Lisa was a bright, beautiful young girl who had all the potential and creativity to be happy and successful. She also had the disease of addiction.

    Introduced to alcohol at age fourteen, Lisa slipped into a world of addiction and ultimate tragedy.

    Lisa's parents noticed alarming changes in her behavior and school work. Since there was already a predisposition to addiction in the family, her parents suspected the same with Lisa. She was becoming increasingly out of control as the disease progressed.

    To save her life, she was admitted to a local residential treatment center. Soon after her stay at the treatment center, Lisa relapsed. Her drug and alcohol counselor recommended that she move to an out-of-state recovery home located in Gonzalez, Louisiana. At seventeen, Lisa agreed to the move and began a successful sober journey -- but it was a journey cut short by the very nature of this disease.

    After six months at the Louisiana recovery home, Lisa returned back to San Diego. She was a new person. Her inner light shined once again. She remained sober, a day at a time, for three consecutive years thereafter. Her recovery consisted of going to many twelve step meetings, associating with sober friends, and carrying the message to others. Sobriety worked and it worked well for her.

    When Lisa turned twenty-one, she decided to test a theory -- one that she had known about but had never challenged. Lisa fell into the greatest myth surrounding addiction--a false belief that an addict or alcoholic can somehow go back out there and use or drink differently...a delusion that would take her own life. The disease of addiction is cunning, baffling, and powerful. It knows no boundaries and never takes a rest. The disease is always doing "push-ups" and is always ready to rear its ugly head. The three promises of continued substance abuse are either jail, mental institution or death.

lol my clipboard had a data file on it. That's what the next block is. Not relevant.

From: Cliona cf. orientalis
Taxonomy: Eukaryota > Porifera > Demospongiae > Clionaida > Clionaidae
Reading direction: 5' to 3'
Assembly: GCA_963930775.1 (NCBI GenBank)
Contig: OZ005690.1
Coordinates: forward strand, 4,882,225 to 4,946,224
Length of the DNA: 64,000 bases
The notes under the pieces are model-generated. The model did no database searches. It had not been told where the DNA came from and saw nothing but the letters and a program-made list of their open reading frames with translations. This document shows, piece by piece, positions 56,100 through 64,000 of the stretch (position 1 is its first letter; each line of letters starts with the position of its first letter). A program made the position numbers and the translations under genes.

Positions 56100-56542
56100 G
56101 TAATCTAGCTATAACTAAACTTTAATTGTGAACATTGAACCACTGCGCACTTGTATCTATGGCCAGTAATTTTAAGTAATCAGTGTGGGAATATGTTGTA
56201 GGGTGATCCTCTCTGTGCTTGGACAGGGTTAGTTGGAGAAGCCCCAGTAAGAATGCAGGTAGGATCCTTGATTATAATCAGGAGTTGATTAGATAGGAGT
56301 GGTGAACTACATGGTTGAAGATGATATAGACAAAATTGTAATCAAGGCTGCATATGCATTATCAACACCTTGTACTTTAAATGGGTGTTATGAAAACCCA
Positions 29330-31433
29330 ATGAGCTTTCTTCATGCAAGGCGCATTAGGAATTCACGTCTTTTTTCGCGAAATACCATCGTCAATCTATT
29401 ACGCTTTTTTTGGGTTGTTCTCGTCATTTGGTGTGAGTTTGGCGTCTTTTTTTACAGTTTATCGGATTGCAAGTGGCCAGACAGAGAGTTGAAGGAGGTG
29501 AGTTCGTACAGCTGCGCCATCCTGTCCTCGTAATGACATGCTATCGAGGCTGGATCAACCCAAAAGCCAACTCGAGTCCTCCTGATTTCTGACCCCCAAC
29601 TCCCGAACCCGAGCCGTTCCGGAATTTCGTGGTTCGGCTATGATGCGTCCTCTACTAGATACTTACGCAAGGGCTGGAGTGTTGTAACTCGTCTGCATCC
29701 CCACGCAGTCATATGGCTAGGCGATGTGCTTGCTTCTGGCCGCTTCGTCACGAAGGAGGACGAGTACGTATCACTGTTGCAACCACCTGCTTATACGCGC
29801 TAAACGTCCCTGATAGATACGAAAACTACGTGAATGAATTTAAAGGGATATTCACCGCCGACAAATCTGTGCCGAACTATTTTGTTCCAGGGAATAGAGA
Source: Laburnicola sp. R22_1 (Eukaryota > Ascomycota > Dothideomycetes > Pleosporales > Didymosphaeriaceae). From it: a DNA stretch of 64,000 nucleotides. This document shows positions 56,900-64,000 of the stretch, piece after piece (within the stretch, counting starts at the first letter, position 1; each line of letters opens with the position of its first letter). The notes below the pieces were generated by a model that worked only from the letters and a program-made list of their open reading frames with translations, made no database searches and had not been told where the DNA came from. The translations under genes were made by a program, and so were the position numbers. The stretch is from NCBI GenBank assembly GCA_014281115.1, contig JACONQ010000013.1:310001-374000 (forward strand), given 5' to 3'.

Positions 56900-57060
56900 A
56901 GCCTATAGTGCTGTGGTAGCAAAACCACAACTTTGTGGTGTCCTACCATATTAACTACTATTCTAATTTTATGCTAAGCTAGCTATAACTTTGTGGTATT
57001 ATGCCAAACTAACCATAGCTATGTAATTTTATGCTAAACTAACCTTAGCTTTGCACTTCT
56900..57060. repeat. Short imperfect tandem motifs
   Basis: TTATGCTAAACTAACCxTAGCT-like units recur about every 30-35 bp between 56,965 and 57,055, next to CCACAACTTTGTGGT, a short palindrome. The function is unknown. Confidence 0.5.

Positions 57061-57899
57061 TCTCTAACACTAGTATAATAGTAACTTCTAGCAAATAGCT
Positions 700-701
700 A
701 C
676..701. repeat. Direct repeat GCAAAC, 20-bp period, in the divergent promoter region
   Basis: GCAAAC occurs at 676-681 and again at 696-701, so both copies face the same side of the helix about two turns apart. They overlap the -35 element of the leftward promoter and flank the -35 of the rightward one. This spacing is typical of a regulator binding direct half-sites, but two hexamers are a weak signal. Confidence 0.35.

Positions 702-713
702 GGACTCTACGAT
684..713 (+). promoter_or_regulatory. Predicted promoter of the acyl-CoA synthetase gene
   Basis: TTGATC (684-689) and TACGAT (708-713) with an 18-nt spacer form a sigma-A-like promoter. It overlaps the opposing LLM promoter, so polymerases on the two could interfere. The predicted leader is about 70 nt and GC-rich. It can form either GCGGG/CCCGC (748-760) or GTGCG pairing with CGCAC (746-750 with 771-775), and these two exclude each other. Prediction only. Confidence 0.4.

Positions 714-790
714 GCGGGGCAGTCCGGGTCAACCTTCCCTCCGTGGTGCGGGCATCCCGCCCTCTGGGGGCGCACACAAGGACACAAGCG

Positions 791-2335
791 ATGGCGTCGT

Lisa compromised her sobriety and thought she could drink differently. It didn't happen. She relapsed by taking that first drink. Her wrong choice ultimately lead to her tragedy. As she drove home that early morning, January 3rd, 2003, she lost control of her car and crashed head-on into a concrete retainer wall just two blocks from her home. Lisa's family got the dreaded knock on the door that no parent ever wants to get. An officer and medical examiner gave them the devastating news that she had died in a car crash. Lisa's blood alcohol concentration was found to be three times the legal limit. That "first drink" became her last.

    Lisa had helped many people while she was in sobriety. She is still continuing to spread the message in a spiritual format. Her message needs to be told and her dad is a conduit for her important message.

    Lisa's dad is a recovering alcoholic with over 42 years of continuous sobriety--all one-day-at-a-time. He continues to share about the disease of addiction and to carry his daughter's message to others.

    Lisa's mom, Judy, and daughters, Jennifer and Tiffany, are also very pro-active in drug, alcohol, and tobacco prevention work.

    Her family has created  Lisa's Light  to bring awareness and to continue ongoing prevention and recovery efforts.

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